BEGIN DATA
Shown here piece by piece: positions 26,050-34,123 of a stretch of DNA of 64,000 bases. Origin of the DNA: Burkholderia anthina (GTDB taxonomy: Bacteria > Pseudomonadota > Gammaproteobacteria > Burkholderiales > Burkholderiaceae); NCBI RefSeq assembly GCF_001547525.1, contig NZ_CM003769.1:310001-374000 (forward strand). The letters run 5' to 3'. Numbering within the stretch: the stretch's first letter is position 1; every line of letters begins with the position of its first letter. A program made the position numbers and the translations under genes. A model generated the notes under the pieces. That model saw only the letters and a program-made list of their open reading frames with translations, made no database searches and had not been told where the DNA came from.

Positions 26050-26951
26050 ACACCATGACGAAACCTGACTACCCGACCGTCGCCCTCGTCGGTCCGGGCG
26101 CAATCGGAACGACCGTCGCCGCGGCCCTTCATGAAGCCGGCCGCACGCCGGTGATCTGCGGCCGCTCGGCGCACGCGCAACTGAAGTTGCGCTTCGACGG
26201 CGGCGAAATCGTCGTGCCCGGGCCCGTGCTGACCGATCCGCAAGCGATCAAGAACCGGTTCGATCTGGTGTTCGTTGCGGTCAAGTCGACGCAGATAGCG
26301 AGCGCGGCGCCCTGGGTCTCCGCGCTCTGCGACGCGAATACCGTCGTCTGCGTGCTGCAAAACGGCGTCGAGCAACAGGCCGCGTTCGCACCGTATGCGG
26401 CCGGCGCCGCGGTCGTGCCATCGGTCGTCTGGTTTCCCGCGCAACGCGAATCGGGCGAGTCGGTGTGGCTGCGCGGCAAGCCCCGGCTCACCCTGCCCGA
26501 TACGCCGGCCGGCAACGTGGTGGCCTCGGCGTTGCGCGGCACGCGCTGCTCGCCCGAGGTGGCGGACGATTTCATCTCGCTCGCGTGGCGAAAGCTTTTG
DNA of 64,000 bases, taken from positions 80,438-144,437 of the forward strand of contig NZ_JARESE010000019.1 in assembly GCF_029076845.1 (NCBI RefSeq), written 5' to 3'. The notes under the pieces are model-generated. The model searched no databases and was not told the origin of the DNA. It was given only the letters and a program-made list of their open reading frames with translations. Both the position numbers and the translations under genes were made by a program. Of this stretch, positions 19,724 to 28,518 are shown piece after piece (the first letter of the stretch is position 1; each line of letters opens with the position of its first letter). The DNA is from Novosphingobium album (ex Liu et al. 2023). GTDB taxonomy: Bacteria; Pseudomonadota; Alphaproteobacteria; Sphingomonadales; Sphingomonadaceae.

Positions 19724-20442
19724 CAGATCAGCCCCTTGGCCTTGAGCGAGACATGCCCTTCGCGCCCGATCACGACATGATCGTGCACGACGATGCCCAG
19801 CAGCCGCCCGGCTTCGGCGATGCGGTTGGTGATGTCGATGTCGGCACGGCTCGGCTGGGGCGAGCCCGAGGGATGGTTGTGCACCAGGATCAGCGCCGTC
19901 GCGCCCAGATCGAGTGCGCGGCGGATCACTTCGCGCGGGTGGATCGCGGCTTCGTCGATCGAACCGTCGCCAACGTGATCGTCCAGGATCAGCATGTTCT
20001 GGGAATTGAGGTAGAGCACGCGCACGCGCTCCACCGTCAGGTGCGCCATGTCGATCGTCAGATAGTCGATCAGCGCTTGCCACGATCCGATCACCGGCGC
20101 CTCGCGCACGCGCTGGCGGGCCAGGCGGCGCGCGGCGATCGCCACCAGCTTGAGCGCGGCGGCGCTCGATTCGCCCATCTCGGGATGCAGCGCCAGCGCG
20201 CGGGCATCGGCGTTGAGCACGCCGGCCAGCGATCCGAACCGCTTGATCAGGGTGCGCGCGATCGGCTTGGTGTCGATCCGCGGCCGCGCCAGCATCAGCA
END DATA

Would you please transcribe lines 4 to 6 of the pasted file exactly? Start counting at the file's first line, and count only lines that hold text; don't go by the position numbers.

26101 CAATCGGAACGACCGTCGCCGCGGCCCTTCATGAAGCCGGCCGCACGCCGGTGATCTGCGGCCGCTCGGCGCACGCGCAACTGAAGTTGCGCTTCGACGG
26201 CGGCGAAATCGTCGTGCCCGGGCCCGTGCTGACCGATCCGCAAGCGATCAAGAACCGGTTCGATCTGGTGTTCGTTGCGGTCAAGTCGACGCAGATAGCG
26301 AGCGCGGCGCCCTGGGTCTCCGCGCTCTGCGACGCGAATACCGTCGTCTGCGTGCTGCAAAACGGCGTCGAGCAACAGGCCGCGTTCGCACCGTATGCGG